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Minimum qualifications for coop. societies’ polls

first_imgRajasthan has become the country’s first State to lay down the minimum educational qualifications for contesting elections to village cooperative societies and various other cooperative bodies. The State Cooperative Societies Rules, 2003, were amended for the purpose and notified on Monday.State Cooperative Minister Ajay Singh Kilak said here on Tuesday that the new rules would benefit about 10,000 cooperative and agricultural credit societies. “The benefit of education will accrue to the societies with their management going to expert hands,” he said.The educational qualifications will range from Class V to Class VIII for election as members of governing boards of dairy societies, farming societies, consumer societies, weavers’ societies, housing construction societies, urban banks, primary land development banks, credit societies, salary earners’ societies and cooperative unions.Mr. Kilak said elections to various posts in the societies after a certain level would be conducted through the State Cooperative Election Authority. A new poll calendar will be issued to facilitate the holding of elections under the new rules.last_img read more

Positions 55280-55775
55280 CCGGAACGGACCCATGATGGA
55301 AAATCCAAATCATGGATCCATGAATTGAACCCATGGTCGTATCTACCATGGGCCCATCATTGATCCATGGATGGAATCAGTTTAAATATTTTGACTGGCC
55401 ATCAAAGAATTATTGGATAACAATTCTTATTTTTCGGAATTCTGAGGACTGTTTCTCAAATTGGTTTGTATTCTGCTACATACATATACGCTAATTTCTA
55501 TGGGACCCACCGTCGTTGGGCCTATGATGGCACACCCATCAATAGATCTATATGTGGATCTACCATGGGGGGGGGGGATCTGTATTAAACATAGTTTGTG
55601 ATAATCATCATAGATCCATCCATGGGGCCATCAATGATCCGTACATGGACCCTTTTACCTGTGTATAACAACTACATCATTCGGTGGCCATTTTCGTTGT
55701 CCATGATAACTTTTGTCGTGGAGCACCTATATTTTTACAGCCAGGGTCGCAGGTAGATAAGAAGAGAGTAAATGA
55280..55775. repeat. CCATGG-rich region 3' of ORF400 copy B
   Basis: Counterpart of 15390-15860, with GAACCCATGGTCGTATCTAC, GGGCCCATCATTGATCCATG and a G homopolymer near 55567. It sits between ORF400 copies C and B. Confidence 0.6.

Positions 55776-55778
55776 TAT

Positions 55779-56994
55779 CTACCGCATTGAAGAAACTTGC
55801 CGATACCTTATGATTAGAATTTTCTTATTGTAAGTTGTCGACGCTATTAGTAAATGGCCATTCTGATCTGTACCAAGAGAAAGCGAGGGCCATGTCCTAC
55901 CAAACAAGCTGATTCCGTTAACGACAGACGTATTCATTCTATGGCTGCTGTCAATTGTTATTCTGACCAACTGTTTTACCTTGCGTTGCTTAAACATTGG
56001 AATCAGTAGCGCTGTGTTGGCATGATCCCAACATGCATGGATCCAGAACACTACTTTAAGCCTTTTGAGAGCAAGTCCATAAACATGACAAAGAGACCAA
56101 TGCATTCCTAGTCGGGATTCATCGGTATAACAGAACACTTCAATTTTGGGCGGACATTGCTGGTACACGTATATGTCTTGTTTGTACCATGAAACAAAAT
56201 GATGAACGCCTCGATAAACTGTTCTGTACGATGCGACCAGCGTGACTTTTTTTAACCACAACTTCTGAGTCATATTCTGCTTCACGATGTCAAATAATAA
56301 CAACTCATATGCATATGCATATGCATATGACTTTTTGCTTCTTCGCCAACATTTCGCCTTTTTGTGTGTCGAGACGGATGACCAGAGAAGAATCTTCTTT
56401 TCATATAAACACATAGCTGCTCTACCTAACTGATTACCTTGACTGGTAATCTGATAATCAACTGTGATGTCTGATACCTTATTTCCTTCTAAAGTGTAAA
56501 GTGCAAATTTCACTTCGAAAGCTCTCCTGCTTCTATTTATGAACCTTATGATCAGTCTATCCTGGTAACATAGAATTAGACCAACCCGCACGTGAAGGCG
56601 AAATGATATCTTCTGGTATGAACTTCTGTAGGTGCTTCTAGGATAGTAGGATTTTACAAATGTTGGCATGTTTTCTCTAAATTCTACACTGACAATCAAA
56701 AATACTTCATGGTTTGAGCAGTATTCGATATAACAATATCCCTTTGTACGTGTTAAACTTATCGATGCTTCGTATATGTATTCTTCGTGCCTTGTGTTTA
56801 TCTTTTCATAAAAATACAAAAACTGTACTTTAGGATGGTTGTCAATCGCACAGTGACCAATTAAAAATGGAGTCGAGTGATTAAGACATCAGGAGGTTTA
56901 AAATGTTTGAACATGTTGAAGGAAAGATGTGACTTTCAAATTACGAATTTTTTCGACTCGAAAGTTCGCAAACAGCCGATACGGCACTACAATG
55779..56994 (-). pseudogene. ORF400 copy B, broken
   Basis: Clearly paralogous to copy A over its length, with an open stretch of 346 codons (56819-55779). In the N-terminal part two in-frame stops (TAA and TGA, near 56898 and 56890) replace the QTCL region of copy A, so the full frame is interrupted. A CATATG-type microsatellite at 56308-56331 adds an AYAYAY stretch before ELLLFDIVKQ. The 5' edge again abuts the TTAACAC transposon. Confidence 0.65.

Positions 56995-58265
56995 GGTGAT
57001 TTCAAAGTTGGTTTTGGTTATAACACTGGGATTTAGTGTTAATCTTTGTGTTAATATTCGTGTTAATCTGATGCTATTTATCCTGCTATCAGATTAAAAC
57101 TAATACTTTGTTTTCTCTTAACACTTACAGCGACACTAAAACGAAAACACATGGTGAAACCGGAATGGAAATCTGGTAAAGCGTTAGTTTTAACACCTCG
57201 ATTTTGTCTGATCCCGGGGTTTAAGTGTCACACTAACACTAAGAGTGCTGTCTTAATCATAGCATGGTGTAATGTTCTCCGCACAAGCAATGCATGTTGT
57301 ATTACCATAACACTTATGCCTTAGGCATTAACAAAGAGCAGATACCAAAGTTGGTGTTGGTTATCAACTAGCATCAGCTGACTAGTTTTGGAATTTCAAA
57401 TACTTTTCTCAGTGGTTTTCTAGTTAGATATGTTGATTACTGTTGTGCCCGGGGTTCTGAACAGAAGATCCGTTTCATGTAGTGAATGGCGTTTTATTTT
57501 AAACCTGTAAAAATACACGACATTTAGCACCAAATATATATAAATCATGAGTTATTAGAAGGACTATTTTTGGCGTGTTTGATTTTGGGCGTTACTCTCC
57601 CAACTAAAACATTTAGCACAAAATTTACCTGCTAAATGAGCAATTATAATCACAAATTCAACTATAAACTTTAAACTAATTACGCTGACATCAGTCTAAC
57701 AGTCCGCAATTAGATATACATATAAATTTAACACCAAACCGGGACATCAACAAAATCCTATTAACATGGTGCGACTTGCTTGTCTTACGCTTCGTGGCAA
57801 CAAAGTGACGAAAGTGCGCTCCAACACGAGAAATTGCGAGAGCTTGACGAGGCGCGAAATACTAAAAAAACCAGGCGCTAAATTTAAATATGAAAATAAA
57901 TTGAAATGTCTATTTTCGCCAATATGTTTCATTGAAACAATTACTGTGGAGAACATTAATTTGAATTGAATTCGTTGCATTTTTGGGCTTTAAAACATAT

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Carsons Valentines Day meal with Atleo and the pitch to Mike Holmes